BMC Int Health Hum Rights 2016 Sep 5;16(1):23. Epub 2016 Sep 5.
Navrongo Health Research Centre, Ghana Health Service, P.O.Box 114, Navrongo, Ghana.
Background: In 2005, the World Health Assembly (WHA) of the World Health Organization (WHO) urged member states to aim at achieving affordable universal coverage and access to key promotive, preventive, curative, rehabilitative and palliative health interventions for all their citizens on the basis of equity and solidarity. Since then, some African countries, including Ghana, have taken steps to introduce national health insurance reforms as one of the key strategies towards achieving universal health coverage (UHC). The aim of this study was to get a better understanding of how Ghana's health insurance institutions interact with stakeholders and other health sector programmes in promoting primary health care (PHC). Specifically, the study identified the key areas of misalignment between the operations of the NHIS and that of PHC.
Methods: Using qualitative and survey methods, this study involved interviews with various stakeholders in six selected districts in the Upper East region of Ghana. The key stakeholders included the National Health Insurance Authority (NHIA), district coordinators of the National Health Insurance Schemes (NHIS), the Ghana Health Service (GHS) and District Health Management Teams (DHMTs) who supervise the district hospitals, health centers/clinics and the Community-based Health and Planning Services (CHPS) compounds as well as other public and private PHC providers. A stakeholders' workshop was organized to validate the preliminary results which provided a platform for stakeholders to deliberate on the key areas of misalignment especially, and to elicit additional information, ideas and responses, comments and recommendations from respondents for the achievement of the goals of UHC and PHC.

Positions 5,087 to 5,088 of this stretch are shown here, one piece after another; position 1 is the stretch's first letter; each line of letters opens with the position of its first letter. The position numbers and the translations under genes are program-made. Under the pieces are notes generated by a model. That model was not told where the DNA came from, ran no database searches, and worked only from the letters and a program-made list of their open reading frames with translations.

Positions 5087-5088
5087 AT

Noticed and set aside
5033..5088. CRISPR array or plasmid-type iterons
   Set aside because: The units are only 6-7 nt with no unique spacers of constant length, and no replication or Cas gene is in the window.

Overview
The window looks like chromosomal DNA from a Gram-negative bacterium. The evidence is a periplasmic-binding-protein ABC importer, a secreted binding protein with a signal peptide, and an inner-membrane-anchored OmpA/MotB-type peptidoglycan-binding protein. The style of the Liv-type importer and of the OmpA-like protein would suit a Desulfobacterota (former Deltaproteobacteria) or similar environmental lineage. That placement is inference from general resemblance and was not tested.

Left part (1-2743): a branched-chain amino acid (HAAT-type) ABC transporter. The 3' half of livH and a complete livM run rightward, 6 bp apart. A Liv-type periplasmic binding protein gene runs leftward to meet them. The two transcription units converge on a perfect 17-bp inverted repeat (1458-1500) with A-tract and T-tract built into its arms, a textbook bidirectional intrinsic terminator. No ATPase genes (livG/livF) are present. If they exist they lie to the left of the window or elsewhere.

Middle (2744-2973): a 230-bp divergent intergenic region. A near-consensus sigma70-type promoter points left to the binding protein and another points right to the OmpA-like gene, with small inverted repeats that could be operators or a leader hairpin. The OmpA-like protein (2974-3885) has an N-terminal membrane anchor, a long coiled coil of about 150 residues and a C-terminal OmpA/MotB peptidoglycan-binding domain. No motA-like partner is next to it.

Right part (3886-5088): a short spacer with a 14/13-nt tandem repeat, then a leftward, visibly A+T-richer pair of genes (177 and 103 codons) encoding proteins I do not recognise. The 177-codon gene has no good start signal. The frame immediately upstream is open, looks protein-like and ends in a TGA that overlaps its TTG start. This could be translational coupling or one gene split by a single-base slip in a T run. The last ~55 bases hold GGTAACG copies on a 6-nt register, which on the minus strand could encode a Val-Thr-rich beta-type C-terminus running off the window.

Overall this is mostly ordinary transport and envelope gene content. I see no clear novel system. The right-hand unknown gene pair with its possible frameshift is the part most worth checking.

Results: The key areas of misalignments identified during this pilot study included: delays in reimbursements of claims for services provided by health care providers, which serves as a disincentive for service providers to support the NHIS; inadequate coordination among stakeholders in PHC delivery; and inadequate funding for PHC, particularly on preventive and promotive services. Other areas are: the bypassing of PHC facilities due to lack of basic services at the PHC level such as laboratory services, as well as proximity to the district hospitals; and finally the lack of clear understanding of the national policy on PHC.
Conclusion: This study suggests that despite the progress that has been made since the establishment of the NHIS in Ghana, there are still huge gaps that need urgent attention to ensure that the goals of UHC and PHC are met. The key areas of misalignment identified in this study, particularly on the delays in reimbursements need to be taken seriously. It is also important for more dialogue between the NHIA and service providers to address key concerns in the implementation of the NHIS which is key to achieving UHC.